- Community health centers in eastern and central Massachusetts will soon be using a teledermatology platform designed to improve the initial diagnosis of a skin lesion and cut wait times for an appointment that often takes weeks.
The telemedicine system designed by 3Derm uses a handheld scanner to capture three different views of the lesion in the doctor’s office – an overview, a 2D and 3D image and a polarized and magnified dermatoscope image – then uploads those images and necessary patient information to a cloud server for review by a specialist. The specialist can then determine whether the patient needs follow-up care, and notify both patient and primary care provider within 48 hours.
Typically, a PCP or clinic doctor will take a look at a lesion and refer the patient to a dermatologist if there is any visual cause for concern, a process that takes, on average, 29 days but could take months. Of the 14 million “new issue” dermatology appointments scheduled each year, studies estimate that only 20 percent actually require an in-person visit with a specialist and less than 1 percent result in a positive melanoma diagnosis.
“It’s a much more efficient to take these images and have a dermatologist interpret them than it is to schedule an office visit,” says Tom Scornavacca, MD, a family practice physician and Senior Medical Director of UMass Memorial Health's Office of Clinical Integration and Population Health program in Worcester, Mass. “Until now, there hasn’t been a good way to filter out who they see and who they don’t.”
Scornavacca and Mary Maloney, MD, chair of the University of Massachusetts Medical School’s Dermatology Department, presented the results of their study of the 3Derm platform at the American Telemedicine Association conference this past May in Minneapolis. According to the study, the teledermatology platform identified cases of skin cancer with the same rate of success as an in-person visit, while reducing the number of cases referred from a PCP or clinic to a specialist by some 57 percent.
Over all, they reported, some 70 percent of patient with benign skin conditions could be diagnosed at the doctor’s office or clinic rather than in the dermatologist’s office several weeks later.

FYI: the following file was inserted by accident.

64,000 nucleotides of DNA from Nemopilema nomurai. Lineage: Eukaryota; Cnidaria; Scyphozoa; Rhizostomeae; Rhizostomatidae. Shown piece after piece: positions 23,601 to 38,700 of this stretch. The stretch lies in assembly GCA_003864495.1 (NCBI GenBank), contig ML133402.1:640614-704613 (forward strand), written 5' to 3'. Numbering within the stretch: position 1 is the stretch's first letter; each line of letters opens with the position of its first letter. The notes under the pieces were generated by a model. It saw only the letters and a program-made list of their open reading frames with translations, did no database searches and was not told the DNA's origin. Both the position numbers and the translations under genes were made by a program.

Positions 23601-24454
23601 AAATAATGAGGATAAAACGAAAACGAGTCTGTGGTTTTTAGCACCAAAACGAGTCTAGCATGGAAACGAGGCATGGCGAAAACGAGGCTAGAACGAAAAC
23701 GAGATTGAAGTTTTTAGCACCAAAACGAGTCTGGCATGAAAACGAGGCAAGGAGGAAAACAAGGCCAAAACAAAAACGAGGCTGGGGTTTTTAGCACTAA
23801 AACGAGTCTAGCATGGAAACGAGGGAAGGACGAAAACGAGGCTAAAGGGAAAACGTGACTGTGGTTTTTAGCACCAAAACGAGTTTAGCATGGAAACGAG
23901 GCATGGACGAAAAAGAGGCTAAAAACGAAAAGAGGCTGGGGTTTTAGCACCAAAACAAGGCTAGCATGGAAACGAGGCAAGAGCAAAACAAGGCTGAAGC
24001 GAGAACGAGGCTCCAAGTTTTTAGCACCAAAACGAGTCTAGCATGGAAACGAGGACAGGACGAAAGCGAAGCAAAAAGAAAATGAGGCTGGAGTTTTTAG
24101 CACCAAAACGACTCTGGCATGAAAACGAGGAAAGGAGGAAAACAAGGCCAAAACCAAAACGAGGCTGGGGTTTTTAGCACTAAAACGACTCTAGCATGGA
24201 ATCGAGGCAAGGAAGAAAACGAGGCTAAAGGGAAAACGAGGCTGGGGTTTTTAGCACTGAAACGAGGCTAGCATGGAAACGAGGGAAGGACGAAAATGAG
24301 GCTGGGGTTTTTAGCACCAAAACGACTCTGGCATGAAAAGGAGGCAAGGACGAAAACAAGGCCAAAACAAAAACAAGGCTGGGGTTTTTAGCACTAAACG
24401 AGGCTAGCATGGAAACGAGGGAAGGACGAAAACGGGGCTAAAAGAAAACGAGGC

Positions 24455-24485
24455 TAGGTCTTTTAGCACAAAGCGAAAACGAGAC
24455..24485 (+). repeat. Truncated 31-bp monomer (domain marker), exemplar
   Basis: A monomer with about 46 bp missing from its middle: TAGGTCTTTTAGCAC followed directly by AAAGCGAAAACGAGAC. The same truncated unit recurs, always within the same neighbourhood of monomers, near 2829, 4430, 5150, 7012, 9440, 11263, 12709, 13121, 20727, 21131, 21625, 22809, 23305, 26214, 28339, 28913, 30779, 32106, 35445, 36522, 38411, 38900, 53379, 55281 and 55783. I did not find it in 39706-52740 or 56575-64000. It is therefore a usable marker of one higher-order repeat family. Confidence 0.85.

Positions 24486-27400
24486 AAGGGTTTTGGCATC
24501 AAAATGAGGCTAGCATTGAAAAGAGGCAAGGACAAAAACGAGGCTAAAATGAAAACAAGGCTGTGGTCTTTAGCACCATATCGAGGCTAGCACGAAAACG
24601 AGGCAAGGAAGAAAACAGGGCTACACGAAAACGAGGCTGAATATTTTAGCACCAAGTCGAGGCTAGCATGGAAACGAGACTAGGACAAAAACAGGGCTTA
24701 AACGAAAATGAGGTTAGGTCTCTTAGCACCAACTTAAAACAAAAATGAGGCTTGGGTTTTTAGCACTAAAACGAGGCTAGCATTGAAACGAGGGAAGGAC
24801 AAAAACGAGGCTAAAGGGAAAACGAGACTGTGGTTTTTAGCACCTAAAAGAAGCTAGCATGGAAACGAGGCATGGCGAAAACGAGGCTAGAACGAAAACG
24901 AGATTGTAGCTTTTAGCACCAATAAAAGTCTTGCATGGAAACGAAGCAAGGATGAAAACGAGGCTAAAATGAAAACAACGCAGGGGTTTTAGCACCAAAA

“This platform is designed to replicate what a dermatologist would see in person,” says Liz Asai, 3Derm’s CEO, part of a team of Yale University engineers who developed the platform and began marketing it earlier this year. “What we’re trying to do is give (PCPs and other front-line doctors) the technology they need to help make that diagnosis. You can’t do that with an iPhone.”
Asai says dermatologists are often overworked because a primary care physician will often refer patients to them just to be safe. They often don’t have the technology in their office to do a good examination, or they don’t have the expertise. And while the market is flush with consumer-facing solutions that promise to detect skin lesions via a smartphone and app, those platforms aren’t reliable and could very well be dangerous.
“Doctors need validated technology,” she says.
The 3Derm platform is now being rolled out to 22 locations at seven community health centers in Massachusetts, part of a program to bring needed healthcare services to resident below the poverty line. Many of these patients lack access to a doctor due to financial or transportation issues, and they certainly wouldn’t be able to visit a dermatologist if asked to make an appointment.
Scornavacca expects that teledermatology platforms like 3Derm’s will become popular quite rapidly. They enable PCPs and their patients to connect with a specialist within days, rather than months, and either put to rest the fears over a skin lesion or enable the patient to more quickly begin treatment. Imagine a serious case of melanoma that’s spotted in 48 hours and can be treated quickly, instead of waiting three months for the dermatologist to become available.
Such a platform also enables specialists to concentrate their energies on those cases that need treatment, rather than seeing patients who don’t need to be seen.
“It’s a huge win for a primary care doctor to have that capability,” he says.